Giving in love: how to make the most of in-memory fundraisingBy Jo Young
Pre-pandemic, in-memory giving was worth £2 billion a year to British charities. And it’s on the rise. We’re here to help you – and your supporters – make the most of it.
In-memory giving. It’s a phrase thrown around so much it’s become industry jargon. So, what do we actually mean, when we talk about in-mem?
Simply put, it’s one of the oldest and most powerful forms of charity-giving. It’s how many of us come to support charities, and it’s why we hold onto them throughout our lives. We do so because that charity – or that cause – meant something to someone we loved.
That connection is powerful. It’s born out of love.
In some cases, that need to do something to honour that love is what creates charities in the first place.
Take Blood Cancer UK, founded in 1960 in memory of one little girl, Susan. Today, the charity remains rooted in the memories of all those who’ve been lost to blood cancer. In-memory giving is at its core.
But for all charities, there’s scope for in-memory fundraising. And there will always be supporters who want to give.
But in-mem continues to lag behind other income streams – especially legacy fundraising, which though perceived by many as equally sensitive, is securing the future of the charity sector.
In this effort to get legacies right, few charities have devoted the same time – or resources – to really tap into in-mem.
We’re working to change that – and together with our clients, we’re determined to get in-mem right, too. And not just because in-mem income is vital to so many charities’ work, but because when your supporters are grieving, it’s important to do the right thing.
We’ve learnt a few things along the way…
1. People want to give
More and more, people are looking to charities as a meaningful way to remember a loved one. Many give because of how their loved one died, while others want to honour the causes they cared about in life.
Take, for example, our work with WWF. They’re one of those ‘loved-in-life’ charities and our insight showed that their supporters had a sense of in-memory giving as doing the right thing. For many, giving was part of their own personal journey with grief – and a way of concluding unfinished business.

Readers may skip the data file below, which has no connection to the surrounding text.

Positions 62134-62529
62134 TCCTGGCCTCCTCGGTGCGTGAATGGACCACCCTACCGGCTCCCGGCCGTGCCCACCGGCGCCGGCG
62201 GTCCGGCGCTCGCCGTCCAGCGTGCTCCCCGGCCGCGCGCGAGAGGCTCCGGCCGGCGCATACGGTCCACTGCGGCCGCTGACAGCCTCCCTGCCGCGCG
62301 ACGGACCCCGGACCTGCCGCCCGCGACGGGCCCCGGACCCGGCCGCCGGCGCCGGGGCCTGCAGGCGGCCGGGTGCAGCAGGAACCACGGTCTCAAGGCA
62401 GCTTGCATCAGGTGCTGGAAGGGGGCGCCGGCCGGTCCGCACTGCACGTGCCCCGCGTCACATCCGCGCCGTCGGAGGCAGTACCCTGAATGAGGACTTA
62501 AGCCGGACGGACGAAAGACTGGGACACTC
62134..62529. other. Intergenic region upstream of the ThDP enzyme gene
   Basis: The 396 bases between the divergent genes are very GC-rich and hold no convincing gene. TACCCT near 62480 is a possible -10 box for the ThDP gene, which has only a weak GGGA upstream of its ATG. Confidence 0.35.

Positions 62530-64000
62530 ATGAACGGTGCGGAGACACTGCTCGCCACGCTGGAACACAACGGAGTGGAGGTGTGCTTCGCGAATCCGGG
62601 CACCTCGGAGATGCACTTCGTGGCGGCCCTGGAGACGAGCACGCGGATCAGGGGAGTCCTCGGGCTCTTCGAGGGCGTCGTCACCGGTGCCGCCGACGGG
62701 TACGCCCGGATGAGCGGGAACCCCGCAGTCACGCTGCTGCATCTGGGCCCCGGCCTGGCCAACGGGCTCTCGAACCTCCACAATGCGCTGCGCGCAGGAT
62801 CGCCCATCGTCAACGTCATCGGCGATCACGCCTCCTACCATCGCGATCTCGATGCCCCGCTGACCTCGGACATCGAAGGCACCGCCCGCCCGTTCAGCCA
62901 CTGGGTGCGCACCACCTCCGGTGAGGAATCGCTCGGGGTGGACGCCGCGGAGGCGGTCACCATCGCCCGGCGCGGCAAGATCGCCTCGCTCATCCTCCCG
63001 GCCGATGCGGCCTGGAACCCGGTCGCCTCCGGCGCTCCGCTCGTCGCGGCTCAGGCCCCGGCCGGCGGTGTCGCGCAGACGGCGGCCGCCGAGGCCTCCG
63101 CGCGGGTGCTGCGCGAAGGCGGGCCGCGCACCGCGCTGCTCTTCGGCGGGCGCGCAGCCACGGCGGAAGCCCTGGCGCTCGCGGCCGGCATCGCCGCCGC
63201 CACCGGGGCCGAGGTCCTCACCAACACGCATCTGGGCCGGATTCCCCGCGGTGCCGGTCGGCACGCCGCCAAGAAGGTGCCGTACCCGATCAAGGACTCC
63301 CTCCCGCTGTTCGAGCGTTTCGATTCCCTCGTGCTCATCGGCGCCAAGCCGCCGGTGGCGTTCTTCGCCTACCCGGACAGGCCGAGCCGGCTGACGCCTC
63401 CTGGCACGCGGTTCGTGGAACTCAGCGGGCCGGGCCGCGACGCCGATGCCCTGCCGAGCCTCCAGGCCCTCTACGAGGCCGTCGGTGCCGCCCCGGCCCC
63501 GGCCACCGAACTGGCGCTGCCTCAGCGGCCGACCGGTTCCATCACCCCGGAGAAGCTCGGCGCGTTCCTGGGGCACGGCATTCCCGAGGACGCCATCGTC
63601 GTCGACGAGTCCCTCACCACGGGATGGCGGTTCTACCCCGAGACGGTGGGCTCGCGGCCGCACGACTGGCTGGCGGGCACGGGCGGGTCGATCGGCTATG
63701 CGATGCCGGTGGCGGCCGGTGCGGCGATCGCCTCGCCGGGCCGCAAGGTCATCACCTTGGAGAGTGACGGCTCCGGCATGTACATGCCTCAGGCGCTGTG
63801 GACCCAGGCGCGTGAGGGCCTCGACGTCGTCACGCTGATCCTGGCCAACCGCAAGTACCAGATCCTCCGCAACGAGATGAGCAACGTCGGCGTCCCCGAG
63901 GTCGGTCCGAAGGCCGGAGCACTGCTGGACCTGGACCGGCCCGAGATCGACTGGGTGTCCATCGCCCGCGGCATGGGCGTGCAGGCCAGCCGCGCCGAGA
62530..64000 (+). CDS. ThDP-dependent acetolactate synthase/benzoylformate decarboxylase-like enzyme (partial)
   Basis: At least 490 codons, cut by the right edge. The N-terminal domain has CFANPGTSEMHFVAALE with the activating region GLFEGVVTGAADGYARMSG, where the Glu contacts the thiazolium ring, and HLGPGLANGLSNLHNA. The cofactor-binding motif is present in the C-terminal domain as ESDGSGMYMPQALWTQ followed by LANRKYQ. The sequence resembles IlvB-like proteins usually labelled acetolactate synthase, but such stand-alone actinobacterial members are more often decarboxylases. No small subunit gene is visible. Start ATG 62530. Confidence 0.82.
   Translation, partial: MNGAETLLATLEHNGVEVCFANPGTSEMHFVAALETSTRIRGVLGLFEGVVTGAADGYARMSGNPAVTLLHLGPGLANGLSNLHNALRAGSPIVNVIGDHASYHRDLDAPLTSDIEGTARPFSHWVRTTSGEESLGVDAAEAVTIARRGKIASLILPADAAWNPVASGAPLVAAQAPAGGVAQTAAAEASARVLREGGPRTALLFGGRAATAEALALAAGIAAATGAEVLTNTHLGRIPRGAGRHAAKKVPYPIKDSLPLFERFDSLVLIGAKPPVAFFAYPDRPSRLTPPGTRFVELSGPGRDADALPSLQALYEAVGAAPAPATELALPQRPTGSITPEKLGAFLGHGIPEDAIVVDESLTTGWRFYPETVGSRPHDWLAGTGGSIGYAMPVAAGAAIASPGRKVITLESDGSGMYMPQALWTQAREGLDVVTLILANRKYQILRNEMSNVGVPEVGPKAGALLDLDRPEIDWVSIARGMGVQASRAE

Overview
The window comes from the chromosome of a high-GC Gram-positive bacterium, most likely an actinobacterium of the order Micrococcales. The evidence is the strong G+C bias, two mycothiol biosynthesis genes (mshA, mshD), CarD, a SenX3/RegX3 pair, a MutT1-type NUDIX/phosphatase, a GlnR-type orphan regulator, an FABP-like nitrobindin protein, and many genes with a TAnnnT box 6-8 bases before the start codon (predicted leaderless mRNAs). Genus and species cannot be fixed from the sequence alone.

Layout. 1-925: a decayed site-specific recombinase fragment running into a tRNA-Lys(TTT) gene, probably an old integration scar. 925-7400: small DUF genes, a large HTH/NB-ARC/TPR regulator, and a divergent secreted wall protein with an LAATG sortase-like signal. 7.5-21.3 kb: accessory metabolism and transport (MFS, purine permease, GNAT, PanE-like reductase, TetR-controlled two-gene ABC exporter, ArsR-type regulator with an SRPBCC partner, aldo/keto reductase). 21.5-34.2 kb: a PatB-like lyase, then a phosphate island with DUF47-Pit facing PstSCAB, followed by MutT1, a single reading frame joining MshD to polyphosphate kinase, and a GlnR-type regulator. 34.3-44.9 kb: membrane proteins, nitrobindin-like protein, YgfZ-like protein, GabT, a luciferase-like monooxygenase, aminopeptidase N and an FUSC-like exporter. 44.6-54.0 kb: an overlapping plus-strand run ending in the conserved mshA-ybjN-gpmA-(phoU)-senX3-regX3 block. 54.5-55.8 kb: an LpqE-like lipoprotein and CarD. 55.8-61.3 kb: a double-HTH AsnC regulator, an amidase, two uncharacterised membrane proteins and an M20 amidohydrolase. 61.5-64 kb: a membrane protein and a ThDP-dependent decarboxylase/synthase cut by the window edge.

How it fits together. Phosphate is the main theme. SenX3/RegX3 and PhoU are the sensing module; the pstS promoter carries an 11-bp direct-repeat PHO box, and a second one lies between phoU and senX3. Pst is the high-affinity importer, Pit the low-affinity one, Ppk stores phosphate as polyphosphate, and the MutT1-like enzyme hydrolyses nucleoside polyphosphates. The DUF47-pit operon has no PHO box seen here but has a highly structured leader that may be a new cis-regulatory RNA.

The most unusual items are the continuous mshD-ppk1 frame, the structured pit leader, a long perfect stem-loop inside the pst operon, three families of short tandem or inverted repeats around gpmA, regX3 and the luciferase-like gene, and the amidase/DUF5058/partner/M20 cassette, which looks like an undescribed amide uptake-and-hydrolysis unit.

We built an in-memory proposition harnessing that, as well as a supporter journey, sensitive to their needs and motivations.
2. Take time to build the space
In-memory work is about building space and nurturing long-term relationships. Sensitive, appropriate and timely communication are key – and getting it right can secure loyal donors for years.
So too are memory spaces and tribute funds. These online spaces allow supporters to share stories, photos and memories and track how much money they’ve raised. It’s a way of bringing people together – and bringing people back to a cause, sometimes years after a loved one has passed.
They’re a powerful source for giving, especially when backed up by a strong proposition and identity. We worked with the Stroke Association to establish a focussed identity for their in-memory work. Centred on one word – compassion – the creative had a real warmth to it, and we brought it to life with a two-year, supporter-led journey and a tribute fund.
On top of that, we redesigned their Mother’s Day campaign (which became Father’s Day, too), giving people a powerful way to remember a parent.
We also produced a training pack to empower internal teams to talk about in-mem. After all, if you’re going to have a long-term supporter journey, your colleagues need to be comfortable talking about this emotive – and sometimes daunting – form of giving.
3. Keep it personal
In-memory giving is unlike any other. It’s incredibly personal and we have to honour that. But ultimately, in-mem supporters want to fundraise for you – we just have to make it easier.
Allowing supporters to personalise their fundraising efforts is key – that’s what we did with the MND Association. We used our Social Pops platform to create personalised videos for the supporter to share, and the result was an email click through rate (CTR) of 38% compared to their usual CTR of around 3-4%.
4. Start with the basics
Building your in-mem fundraising capacity might seem like a daunting task. But the trick is to start with the basics.
Speak to your supporters and develop a proposition. That's your why – the reason to give. Use that to build confidence within your organisation and break through the nervousness around in-memory giving.
Then go back to your supporters, inspire them – and make it easy for them to give.
If you take the time to get it right, you might even find that your in-memory donors become your most loyal advocates.
So why not get in touch? We’d love to work with you.